Those who profess that the Lord's Supper may be observed at least once a day, every day, believe that the meals that were being shared daily included observance of the Lord's Supper. These meals are commonly referred to today as the "Agape" or "Love Feasts." However in the last Scripture listed above, we see from Paul's comments to the Corinthians that "mixing" common meals with observance of the Lord's Supper was a problem that the Corinthians needed to correct and Paul chastised them for it. Their emphasis had shifted from observance of the Death, Burial and Resurrection of Jesus the Christ to the fulfillment of the sensual desires of those observing the meal. As Paul states, "Do you not have houses in which to eat and drink?" (NIV) We don't have room in this article to engage in a thorough discussion as to the differences of opinion concerning the phrase "...breaking bread..." and its use in these and other verses. It is clear that the Lord's Supper as well as simply sharing a common meal together are both referred to as "...breaking bread." Therefore daily partaking of the Lord's Supper becomes quite easy to justify if one chooses to rely solely on Acts 2:46.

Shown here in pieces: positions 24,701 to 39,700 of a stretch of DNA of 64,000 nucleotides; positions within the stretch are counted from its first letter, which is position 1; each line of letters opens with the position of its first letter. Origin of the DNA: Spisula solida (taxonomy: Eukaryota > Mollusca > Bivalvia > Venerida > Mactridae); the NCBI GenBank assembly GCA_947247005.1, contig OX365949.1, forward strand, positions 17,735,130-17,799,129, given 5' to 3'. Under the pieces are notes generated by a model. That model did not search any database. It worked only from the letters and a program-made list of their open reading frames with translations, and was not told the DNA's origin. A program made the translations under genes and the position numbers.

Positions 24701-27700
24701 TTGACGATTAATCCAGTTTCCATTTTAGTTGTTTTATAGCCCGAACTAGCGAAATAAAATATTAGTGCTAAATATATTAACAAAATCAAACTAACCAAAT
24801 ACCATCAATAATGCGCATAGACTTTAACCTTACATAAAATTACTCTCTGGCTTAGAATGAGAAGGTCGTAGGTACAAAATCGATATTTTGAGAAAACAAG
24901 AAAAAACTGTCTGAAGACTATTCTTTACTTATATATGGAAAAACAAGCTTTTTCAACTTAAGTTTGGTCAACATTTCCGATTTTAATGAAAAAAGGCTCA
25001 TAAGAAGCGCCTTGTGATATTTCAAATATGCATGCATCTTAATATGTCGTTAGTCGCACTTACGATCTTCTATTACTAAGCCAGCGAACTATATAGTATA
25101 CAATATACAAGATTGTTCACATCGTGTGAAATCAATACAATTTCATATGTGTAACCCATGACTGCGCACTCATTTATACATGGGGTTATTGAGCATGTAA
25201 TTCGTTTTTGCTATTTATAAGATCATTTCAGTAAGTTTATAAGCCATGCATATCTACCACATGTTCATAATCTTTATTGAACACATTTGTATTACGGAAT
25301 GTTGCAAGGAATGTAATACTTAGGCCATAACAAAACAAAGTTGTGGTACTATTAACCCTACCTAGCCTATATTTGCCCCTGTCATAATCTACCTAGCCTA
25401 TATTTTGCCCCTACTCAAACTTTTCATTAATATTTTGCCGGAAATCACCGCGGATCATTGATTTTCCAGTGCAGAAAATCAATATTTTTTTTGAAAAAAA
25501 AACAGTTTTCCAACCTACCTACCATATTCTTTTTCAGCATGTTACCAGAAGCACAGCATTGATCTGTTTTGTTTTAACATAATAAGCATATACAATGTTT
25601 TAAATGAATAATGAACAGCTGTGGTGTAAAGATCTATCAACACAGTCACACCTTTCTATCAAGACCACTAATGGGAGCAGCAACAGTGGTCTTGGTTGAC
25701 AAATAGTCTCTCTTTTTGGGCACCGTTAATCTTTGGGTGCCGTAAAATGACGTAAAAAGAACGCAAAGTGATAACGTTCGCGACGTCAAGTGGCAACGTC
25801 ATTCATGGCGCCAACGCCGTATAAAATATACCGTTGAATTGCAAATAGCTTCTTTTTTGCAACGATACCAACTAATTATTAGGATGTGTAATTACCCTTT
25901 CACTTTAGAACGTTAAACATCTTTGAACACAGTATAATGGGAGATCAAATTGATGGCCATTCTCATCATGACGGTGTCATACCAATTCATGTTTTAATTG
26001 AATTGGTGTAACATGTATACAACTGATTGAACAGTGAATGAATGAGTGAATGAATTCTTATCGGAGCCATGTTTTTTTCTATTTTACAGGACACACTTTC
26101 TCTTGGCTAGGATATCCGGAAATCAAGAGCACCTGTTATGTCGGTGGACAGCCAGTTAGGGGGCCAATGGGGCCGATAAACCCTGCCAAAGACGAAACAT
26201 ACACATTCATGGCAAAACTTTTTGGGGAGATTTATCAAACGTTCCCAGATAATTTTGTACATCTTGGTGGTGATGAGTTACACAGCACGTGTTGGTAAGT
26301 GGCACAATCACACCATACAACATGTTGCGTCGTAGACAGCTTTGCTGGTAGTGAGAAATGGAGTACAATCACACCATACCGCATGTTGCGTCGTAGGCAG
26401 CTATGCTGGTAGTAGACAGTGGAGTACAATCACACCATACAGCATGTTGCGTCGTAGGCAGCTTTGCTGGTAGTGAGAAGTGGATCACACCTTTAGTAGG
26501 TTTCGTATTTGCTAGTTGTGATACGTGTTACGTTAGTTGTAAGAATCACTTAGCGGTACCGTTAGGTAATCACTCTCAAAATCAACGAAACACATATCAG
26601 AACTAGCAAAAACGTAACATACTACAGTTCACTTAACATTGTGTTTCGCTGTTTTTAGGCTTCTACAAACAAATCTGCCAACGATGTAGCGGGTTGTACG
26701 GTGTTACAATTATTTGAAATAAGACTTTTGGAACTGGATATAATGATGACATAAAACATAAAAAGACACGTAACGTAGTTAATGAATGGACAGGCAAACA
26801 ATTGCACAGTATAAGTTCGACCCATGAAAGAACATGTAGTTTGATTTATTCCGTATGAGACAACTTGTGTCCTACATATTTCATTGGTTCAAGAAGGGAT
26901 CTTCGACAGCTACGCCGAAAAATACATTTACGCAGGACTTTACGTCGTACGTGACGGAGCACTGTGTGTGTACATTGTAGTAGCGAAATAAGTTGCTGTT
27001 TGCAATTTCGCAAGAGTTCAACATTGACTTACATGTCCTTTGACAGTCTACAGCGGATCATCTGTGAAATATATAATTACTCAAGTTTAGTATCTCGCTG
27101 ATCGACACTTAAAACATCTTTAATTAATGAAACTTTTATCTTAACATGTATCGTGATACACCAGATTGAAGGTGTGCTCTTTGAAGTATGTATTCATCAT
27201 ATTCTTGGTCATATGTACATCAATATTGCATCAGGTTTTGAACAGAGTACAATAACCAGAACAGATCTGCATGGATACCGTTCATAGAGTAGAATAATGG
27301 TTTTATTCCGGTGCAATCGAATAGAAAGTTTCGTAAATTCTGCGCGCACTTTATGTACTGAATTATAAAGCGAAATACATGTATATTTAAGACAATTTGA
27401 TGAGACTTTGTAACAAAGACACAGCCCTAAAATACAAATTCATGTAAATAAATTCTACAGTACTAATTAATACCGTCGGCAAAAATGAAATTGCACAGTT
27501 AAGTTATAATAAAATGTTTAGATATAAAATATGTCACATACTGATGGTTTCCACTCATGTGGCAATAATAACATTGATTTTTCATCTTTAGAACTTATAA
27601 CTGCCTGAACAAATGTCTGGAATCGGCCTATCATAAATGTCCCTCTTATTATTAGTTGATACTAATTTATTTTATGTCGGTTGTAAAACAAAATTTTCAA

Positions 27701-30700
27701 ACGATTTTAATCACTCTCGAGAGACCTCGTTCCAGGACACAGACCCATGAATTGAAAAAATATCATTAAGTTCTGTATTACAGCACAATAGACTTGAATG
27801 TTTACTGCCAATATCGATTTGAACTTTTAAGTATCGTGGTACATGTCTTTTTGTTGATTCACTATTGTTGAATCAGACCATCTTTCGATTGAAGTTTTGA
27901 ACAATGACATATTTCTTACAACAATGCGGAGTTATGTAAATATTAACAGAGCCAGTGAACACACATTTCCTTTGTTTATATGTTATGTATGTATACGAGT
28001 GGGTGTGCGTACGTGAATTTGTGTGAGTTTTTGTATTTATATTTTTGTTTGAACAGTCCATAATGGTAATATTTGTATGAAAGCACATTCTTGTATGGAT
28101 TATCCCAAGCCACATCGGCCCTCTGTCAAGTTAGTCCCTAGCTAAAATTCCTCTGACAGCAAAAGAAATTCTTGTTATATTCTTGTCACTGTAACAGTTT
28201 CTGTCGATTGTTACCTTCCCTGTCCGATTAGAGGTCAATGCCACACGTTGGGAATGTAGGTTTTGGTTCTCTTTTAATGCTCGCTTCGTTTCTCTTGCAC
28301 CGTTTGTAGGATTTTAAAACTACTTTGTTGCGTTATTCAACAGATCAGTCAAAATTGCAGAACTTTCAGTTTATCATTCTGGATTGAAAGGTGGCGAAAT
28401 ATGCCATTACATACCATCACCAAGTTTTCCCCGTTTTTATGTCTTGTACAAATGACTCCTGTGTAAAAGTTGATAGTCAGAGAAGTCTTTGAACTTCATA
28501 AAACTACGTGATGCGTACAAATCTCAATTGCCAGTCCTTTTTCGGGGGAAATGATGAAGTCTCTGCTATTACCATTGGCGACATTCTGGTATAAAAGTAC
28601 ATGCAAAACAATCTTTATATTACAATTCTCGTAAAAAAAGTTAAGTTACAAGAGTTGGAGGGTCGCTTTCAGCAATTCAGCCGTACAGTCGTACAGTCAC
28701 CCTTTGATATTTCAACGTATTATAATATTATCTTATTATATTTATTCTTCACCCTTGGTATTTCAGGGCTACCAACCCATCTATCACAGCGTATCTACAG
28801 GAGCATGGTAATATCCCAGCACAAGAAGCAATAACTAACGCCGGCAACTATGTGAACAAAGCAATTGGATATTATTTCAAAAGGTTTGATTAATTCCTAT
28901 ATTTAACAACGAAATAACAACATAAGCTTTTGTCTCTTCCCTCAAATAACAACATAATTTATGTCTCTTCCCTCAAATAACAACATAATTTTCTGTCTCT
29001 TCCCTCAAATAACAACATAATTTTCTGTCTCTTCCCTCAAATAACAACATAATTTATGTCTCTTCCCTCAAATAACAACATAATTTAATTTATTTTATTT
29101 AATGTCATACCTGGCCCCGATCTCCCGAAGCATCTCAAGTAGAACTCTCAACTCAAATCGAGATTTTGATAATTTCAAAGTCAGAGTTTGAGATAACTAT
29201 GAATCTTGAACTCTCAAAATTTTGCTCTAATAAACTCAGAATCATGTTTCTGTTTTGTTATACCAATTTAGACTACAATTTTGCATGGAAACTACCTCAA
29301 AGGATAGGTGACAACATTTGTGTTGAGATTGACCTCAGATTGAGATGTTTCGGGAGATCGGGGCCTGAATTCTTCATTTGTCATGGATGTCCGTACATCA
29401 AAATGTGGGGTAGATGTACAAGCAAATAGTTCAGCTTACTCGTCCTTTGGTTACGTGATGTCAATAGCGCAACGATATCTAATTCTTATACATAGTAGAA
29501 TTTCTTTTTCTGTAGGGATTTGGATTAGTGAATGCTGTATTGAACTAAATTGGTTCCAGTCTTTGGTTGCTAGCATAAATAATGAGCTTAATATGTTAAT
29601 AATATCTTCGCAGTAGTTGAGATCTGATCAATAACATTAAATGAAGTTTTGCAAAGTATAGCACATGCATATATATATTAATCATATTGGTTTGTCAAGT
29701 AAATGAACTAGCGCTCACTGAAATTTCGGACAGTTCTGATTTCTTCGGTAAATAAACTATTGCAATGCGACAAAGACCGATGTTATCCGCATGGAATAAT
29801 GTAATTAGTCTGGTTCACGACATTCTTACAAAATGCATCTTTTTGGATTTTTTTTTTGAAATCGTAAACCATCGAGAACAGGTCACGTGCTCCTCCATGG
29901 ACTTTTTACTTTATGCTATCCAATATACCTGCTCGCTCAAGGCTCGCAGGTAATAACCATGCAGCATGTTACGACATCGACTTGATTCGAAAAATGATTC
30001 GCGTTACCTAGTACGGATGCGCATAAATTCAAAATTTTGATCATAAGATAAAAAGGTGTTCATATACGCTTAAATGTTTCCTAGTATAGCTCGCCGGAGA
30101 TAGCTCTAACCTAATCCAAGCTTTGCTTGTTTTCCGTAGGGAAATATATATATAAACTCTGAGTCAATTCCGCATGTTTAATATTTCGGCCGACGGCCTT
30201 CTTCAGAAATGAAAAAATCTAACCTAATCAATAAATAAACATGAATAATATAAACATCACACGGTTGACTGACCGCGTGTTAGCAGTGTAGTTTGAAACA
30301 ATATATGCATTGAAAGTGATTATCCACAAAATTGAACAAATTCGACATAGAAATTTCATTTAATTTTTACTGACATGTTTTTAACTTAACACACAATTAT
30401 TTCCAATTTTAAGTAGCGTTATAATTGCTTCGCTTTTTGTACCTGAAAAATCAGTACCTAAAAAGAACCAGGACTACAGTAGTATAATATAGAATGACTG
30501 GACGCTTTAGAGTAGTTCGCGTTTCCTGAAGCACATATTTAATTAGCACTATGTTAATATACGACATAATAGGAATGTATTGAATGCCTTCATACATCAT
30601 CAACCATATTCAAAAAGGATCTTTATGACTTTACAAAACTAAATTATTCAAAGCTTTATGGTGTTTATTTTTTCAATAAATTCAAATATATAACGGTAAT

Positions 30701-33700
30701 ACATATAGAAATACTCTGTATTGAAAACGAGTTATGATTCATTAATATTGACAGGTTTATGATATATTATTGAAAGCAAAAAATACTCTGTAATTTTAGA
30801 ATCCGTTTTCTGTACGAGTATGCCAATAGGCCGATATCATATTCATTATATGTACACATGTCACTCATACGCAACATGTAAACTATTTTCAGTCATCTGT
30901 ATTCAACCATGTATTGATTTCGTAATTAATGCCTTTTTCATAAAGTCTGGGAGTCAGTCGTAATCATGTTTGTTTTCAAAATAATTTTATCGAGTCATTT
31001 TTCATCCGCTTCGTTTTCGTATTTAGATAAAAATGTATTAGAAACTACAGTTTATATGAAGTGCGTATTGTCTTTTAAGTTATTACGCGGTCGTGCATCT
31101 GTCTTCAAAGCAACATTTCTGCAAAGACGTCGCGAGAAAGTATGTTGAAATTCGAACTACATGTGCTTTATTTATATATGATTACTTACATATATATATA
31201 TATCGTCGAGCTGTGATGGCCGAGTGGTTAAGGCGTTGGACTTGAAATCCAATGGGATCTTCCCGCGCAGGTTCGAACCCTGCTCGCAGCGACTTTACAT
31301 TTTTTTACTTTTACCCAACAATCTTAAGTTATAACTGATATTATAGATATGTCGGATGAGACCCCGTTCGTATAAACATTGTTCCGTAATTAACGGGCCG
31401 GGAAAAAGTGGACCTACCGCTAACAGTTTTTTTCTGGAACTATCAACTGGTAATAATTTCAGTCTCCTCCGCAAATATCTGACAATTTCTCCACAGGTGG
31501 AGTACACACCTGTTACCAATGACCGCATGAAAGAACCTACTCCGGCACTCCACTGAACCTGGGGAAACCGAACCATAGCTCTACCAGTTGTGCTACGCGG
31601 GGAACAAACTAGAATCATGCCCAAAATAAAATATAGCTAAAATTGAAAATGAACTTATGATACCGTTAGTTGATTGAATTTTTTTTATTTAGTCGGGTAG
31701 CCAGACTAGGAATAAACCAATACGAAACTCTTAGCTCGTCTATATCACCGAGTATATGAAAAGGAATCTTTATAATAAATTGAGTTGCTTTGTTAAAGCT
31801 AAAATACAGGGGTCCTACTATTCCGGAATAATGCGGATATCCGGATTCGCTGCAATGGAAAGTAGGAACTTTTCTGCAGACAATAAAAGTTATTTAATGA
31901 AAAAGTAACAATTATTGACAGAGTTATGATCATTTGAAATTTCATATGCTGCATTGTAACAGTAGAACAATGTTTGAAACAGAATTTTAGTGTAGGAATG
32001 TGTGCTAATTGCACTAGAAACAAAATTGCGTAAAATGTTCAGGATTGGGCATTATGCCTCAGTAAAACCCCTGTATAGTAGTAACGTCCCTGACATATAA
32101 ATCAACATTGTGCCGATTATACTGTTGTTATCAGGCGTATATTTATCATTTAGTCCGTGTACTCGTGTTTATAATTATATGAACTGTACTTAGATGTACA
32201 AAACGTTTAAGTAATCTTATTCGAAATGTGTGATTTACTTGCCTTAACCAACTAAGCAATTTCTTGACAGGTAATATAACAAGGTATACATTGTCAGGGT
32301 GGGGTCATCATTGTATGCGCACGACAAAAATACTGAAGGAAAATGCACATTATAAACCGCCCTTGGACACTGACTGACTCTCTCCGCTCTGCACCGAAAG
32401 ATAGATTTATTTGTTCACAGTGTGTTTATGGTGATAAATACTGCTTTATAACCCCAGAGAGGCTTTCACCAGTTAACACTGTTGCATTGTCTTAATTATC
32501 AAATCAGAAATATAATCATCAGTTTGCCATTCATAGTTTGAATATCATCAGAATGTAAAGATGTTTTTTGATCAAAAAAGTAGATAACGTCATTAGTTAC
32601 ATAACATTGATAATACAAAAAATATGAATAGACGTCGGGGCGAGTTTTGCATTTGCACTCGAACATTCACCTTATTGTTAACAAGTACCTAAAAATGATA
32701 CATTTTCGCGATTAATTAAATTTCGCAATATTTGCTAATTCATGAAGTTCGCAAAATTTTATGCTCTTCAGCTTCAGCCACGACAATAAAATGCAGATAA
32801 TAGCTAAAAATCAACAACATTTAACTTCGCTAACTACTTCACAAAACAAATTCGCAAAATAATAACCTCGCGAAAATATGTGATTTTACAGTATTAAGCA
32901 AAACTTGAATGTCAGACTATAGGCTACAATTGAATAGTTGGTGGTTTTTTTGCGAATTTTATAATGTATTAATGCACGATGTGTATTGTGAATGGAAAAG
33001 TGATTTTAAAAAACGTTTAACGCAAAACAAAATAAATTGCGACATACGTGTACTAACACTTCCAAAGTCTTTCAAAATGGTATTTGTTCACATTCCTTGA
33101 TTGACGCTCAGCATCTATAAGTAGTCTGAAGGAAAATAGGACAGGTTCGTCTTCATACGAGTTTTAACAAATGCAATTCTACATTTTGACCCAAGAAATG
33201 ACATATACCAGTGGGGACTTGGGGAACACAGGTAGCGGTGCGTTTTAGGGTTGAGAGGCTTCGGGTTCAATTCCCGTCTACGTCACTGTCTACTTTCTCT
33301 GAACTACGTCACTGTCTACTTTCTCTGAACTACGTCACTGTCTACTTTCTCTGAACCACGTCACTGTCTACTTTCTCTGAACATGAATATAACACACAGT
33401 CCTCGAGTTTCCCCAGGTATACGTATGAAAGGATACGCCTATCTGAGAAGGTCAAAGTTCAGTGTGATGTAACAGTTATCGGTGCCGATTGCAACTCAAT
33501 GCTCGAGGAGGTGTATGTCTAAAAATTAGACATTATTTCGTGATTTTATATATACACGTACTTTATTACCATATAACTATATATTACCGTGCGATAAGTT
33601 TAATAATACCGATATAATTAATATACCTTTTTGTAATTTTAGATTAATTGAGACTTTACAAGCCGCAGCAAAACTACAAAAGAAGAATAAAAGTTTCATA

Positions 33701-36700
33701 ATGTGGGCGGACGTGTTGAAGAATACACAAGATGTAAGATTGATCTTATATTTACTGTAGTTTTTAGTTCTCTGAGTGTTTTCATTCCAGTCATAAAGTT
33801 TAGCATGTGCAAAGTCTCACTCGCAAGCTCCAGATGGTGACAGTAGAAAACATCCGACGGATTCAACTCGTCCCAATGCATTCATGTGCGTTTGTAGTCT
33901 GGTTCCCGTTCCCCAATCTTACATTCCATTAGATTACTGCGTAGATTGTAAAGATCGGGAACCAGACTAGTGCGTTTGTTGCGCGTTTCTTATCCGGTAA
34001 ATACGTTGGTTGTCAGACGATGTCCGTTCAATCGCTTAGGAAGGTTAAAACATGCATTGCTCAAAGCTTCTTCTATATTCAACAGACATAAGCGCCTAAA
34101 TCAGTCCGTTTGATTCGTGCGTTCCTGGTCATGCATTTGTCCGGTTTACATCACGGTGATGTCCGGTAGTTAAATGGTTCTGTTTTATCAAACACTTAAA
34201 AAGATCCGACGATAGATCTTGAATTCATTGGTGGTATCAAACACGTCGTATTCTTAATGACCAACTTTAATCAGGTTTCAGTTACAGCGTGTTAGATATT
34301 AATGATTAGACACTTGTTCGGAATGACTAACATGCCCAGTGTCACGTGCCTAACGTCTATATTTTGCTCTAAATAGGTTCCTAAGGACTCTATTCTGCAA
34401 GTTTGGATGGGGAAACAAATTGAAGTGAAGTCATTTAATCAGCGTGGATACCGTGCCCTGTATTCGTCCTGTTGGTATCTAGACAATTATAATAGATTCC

Sunday, the first day of the week

"And upon the first day of the week, when the disciples came together to break bread, Paul preached unto them, ready to depart on the morrow; and continued his speech until midnight." (Acts 20:7 KJV)

"Now concerning the collection for the saints, as I have given order to the churches of Galatia, even so do ye. Upon the first day of the week let every one of you lay by him in store, as God hath prospered him, that there be no gatherings when I come." (I Cor 16:1-2 KJV)

"I was in the Spirit on the Lord's day, and heard behind me a great voice, as of a trumpet," (Rev. 1:10 KJV)